In fact, no industry is boring itself, but being a content strategist or a content developer you may encounter a situation where you find it difficult to engage your audience with useful and value creating content.
Normally startups in pre-launch phase when the actual product is not readily available in the market are found to be “boring”, but besides that, there are various stages in any business model when it may sound ‘boring’ for anyone.
I posted this question to a Linkedin Group of Content Marketers. Each answer discussed a different dimension. I summed up all the answers according to my understanding and came up with this detailed guide on creating useful and engaging content for boring industries under various scenarios.
1- Define What Actually is Boring and For Whom:
Holly Martin(Industrial and Scientific B2B Content Marketing Expert) explains that “boring” is in the eyes of the beholder. For example, someone with an engineering background, such as myself, would actually consider creating content for a high-end mechanical equipment company interesting, maybe even exciting. But many editors I’ve worked with, who may not have a technical background or perspective, might think, “Ugh!” They seem relieved when I’m happy to tackle such subjects for them.
2- Put Yourself in Customer’s Shoes:
Ruth M. Trucks(Marketing Specialist- German & English) recommends listening to your audience first and try to understand what makes their hearts beat faster and what will give them goose bumps.
She adds, “It is more important to understand what they need and what’s in the product for them”.
3- Involve Non-Content and Other Employees Who Have Interest in the Subject:
Brian Acton(Marketing Consultant at Vocus) says, “Chances are, even if you (the Marketer) find the subject dry, some people at your company find it fascinating; find these people!”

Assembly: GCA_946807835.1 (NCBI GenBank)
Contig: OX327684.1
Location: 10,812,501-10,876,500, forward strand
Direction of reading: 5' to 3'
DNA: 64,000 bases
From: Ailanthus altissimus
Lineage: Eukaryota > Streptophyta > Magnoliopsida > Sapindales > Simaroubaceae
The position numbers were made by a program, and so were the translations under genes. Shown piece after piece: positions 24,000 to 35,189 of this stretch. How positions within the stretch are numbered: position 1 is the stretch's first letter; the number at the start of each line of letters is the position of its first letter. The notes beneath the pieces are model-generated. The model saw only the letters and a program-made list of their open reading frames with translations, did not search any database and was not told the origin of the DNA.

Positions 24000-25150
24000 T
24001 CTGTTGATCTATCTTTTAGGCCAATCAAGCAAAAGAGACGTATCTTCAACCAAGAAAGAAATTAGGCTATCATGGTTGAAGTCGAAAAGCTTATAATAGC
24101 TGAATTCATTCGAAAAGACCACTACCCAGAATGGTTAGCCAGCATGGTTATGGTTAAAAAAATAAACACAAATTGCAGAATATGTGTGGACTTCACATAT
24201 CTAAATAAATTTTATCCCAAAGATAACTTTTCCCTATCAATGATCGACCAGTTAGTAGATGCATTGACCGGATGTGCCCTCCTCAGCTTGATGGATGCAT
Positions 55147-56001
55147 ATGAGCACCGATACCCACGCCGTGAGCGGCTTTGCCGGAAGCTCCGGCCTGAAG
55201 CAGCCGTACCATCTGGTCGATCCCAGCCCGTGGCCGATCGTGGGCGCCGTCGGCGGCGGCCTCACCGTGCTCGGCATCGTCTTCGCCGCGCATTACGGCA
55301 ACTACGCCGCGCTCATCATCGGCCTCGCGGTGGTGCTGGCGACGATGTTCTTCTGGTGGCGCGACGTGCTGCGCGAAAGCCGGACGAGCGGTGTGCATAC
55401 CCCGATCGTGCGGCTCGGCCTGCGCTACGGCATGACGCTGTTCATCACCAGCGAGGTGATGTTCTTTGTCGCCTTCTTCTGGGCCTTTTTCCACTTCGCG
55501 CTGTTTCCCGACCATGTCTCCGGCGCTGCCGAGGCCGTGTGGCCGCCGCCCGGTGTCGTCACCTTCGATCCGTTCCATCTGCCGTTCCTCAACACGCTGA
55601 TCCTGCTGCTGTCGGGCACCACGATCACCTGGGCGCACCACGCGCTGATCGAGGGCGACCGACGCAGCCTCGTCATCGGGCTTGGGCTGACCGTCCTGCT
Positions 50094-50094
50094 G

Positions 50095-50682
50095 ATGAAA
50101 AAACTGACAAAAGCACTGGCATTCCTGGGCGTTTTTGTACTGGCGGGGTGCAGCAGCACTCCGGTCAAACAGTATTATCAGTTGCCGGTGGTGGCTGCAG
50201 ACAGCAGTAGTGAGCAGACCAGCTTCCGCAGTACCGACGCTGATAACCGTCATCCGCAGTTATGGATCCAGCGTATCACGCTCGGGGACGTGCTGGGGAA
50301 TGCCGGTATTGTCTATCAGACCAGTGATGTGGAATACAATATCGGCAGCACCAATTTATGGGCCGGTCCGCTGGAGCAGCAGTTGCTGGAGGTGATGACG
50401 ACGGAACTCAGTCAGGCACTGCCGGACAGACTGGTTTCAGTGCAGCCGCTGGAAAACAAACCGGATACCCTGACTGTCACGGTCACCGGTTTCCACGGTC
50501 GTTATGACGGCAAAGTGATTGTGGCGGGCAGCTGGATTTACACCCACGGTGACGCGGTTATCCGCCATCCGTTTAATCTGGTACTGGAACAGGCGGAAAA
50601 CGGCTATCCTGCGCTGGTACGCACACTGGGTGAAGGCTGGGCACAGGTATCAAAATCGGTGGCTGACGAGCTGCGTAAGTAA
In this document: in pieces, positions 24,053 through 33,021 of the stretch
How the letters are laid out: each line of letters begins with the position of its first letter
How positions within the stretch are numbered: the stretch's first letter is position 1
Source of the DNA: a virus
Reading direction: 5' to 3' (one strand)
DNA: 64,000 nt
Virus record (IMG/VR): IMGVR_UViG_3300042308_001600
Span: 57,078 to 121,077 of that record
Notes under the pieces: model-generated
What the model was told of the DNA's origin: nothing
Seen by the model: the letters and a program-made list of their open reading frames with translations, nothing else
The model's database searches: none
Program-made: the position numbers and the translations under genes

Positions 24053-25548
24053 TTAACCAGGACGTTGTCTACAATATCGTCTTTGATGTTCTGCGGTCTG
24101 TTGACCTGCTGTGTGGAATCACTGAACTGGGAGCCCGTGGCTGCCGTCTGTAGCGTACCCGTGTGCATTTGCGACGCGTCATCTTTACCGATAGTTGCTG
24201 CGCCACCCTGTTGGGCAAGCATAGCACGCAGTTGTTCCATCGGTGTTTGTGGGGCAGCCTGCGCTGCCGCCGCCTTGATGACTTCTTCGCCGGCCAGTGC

4- Get the Higher Management & Sales People Involved:
Stephen Tamlin(Head of Digital Marketing at Your Digital Spark) recommends working closely with the directors or high management as it helps to understand the company’s value proposition. On the other hand information from the sales people that helps to understand the customers.
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5- Take Your Time to Understand What You Are Selling:
Annalisa Soldani(Marketing Manager at EIC Limited) is of the opinion that you must do your own research on the product/service that you are selling. There is always an audience you just need to find out how they are and what their ‘hot buttons’ are. Granted, B2B products and services often aren’t sexy but if you take the time to understand the product and the problem it solves you’ll rarely find it boring. And then, B2B lead generation should not be a big issue too!
6- Make Sure it is Equally Engaging for You:
Annalisa Soldani further says that if you can’t engage yourself with the product/service you will never produce engaging content about it. Once you have a better understanding of the value proposition and the target marketing, adding your own research will bring a clear picture of what type of content is needed and for whom.
7- Result Oriented Content Strategy is a Must: